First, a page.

Which high-value public data have been released for re-use?
GeoNet provides a real time geological hazard monitoring system in New Zealand comprising a network of geophysical instruments, automated software applications, and expertise to detect, analyse and respond to earthquakes, volcanic activity, large landslides and tsunami. This means providing free access to high quality and timely data and information for emergency management, research, industry use and to the public.
GeoNet also has a Continuous Global Positioning System (CGPS) network which, in partnership with LINZ, provides the LINZ geospatial positioning service, PostioNZ-RT. While GeoNet is in the unique position of providing a necessary hazard monitoring service, this capital investment is potentially leveraged to stimulate economic growth in a multitude of sectors through the PositioNZ-RT partnership.
GeoNet is sponsored by the New Zealand Government through its agencies: Earthquake Commission (EQC), GNS Science and Land Information New Zealand (LINZ).
The data collected by GeoNet are derived from seismometers, accelerometers, tsunami gauges and the CGPS network. All data and images are made available for free, and in an open format, through the GeoNet project to facilitate research into hazards and assessment of risk; and to provide precision measurement services to benefit a range of industries and organisations.
How data are being used
Most notable re-use providing new products, services and knowledge includes:
- Businesses and consultancies, for example:
- Geosystems: supplying global positioning systems, measuring instruments, geospatial and technical software design, and surveying solutions
- Global Survey: positioning solutions for surveying, construction, machine control, and agriculture
- Coffey Geotechnics – geotechnical consultancy for infrastructure projects, including roads, rail, bridges, marinas and ports, dams, desalination plants, pipelines, nearshore structures such as seawalls, and underground works such as tunnels.
- District and regional councils and the Ministry of Civil Defence and Emergency Management: scientific advice, planning, policy development, hazard monitoring and emergency and risk management
- Universities and research organisations, both nationally and internationally, for research and teaching:
- lithospheric structure (crustal and uppermost solid mantle) and anisotropy
- geodetic and seismic modelling and seismic research
- slow slip and subduction zones
- earthquake engineering
- geology, mathematics and statistics and surveying.
The GeoNet website content is copyright GNS Science published under a Creative Commons Attribution 3.0 New Zealand licence.
The open formats and availability of GeoNet data provides a legal risk of liability should it be misused, misunderstood or result in problems from its use. GeoNet manages these risks through providing a liability statement on their website.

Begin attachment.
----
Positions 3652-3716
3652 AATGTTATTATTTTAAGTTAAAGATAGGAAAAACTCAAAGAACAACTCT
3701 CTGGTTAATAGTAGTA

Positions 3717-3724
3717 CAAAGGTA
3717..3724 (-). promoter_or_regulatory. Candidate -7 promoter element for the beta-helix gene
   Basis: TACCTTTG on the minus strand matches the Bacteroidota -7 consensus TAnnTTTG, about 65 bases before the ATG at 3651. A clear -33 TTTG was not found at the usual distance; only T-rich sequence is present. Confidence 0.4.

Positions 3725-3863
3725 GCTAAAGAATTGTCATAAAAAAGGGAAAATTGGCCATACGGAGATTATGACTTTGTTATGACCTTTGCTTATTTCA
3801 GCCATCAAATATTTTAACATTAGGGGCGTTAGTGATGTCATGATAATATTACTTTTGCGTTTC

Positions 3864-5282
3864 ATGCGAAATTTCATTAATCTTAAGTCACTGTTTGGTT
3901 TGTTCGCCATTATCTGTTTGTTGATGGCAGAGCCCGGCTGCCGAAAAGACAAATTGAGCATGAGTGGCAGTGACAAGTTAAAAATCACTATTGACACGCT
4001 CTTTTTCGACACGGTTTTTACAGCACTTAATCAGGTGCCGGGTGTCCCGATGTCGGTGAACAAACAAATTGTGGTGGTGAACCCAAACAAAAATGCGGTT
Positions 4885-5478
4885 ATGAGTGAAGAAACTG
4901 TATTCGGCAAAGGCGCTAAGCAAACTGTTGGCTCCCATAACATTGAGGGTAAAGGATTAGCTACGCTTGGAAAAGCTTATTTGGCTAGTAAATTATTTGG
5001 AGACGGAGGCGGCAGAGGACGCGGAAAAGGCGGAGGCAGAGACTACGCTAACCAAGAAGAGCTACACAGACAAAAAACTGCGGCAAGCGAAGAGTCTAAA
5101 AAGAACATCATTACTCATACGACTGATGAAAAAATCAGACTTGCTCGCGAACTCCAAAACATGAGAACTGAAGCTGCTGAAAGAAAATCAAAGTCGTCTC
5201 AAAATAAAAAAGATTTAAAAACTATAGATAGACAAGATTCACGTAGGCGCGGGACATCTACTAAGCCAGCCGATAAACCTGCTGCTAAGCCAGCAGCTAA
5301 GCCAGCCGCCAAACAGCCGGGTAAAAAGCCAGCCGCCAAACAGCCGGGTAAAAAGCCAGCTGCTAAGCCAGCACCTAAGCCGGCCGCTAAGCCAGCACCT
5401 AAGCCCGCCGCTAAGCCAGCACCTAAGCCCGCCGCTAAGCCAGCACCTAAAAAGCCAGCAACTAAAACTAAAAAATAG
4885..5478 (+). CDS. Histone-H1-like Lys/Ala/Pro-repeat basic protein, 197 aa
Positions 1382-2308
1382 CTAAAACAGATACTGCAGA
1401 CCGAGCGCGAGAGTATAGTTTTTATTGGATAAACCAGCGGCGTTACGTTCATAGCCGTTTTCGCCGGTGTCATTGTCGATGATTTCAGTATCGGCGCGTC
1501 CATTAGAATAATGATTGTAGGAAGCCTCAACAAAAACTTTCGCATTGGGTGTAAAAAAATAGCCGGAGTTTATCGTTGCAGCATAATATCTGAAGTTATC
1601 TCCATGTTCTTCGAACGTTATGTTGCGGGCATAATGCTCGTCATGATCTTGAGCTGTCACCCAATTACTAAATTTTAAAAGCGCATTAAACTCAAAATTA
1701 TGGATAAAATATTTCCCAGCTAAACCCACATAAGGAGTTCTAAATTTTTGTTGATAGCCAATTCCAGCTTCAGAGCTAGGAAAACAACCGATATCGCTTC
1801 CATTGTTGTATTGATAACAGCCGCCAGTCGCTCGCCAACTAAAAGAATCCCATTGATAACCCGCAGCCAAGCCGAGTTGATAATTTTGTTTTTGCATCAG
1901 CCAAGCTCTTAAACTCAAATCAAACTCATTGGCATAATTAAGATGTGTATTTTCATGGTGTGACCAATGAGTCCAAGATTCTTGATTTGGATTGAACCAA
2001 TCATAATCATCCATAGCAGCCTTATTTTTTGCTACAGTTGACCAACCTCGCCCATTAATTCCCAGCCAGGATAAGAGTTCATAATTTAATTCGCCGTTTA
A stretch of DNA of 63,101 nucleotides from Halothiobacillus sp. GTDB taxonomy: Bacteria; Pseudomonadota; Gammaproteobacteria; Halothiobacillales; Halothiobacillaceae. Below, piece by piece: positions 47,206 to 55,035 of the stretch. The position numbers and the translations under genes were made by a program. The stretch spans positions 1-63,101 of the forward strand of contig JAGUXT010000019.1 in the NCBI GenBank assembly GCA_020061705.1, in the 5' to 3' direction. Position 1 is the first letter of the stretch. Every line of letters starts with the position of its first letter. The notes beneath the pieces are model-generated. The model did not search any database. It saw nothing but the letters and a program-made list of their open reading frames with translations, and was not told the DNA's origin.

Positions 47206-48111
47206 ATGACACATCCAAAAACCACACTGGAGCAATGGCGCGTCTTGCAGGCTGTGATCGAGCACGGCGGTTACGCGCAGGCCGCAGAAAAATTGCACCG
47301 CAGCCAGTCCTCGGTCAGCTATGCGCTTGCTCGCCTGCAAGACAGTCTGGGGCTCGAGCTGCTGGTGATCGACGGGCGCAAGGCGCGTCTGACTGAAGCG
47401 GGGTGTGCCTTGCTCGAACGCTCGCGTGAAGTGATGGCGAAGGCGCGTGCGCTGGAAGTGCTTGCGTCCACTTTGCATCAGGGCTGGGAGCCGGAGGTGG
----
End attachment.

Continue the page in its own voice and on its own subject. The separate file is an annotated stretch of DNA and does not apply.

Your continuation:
They also mitigate any data accuracy, quality or service issues through international strategic reviews of the service every four years. The result of these reviews informs improvements to coverage, services, data access tools and specialist skills and expertise.
Economic and social impacts
The timely accurate supply of data to research, emergency management and engineering communities is difficult to quantify in economic and social terms but it clearly forms an integral part in managing the safety of people, buildings and the land. For example engineers are using strong motion records from stations in Christchurch to understand soil profile data, bridge and building performance, liquefaction potential and performance of stopbanks to inform future risk mitigation.
A specific example of GeoNet data being used as a social service is through the Canterbury Quake Live website setup by Cantabrian, Chris Crowe, not long after the September 2010 earthquake. This website is specifically established as a resource to help inform people in Canterbury about aftershock sequences and locations of quakes. This service is provided for the community by a private individual who takes a raw data feed from GeoNet and displays it in a localised context. It is supported by local businesses and other freely supplied data sources.
Earthquake engineering researchers and students download both the filtered raw acceleration and displacement traces to their computer models of buildings or bridges to see how the structures would respond to particular ground accelerations. This research is used to improve building structures and engineering which ultimately has both economic and social impacts.
GeoNet’s data are used to inform and encourage active participation in government policy development, particularly emergency and risk management. It also enables better-informed planning decisions about future land use or risks associated with current use.
Providing free access to high quality and timely data and information reduces the need for duplication – it is a national, and international, resource. Private industry leverages this service and PositioNZ-RT by augmenting it with data from their own networks, providing additional customer support and expertise to others who need to consume it. For example providing localised GPS information for surveyors, engineers, and construction firms.
Re-use of this case study is licensed under a Creative Commons Attribution 3.0 New Zealand License.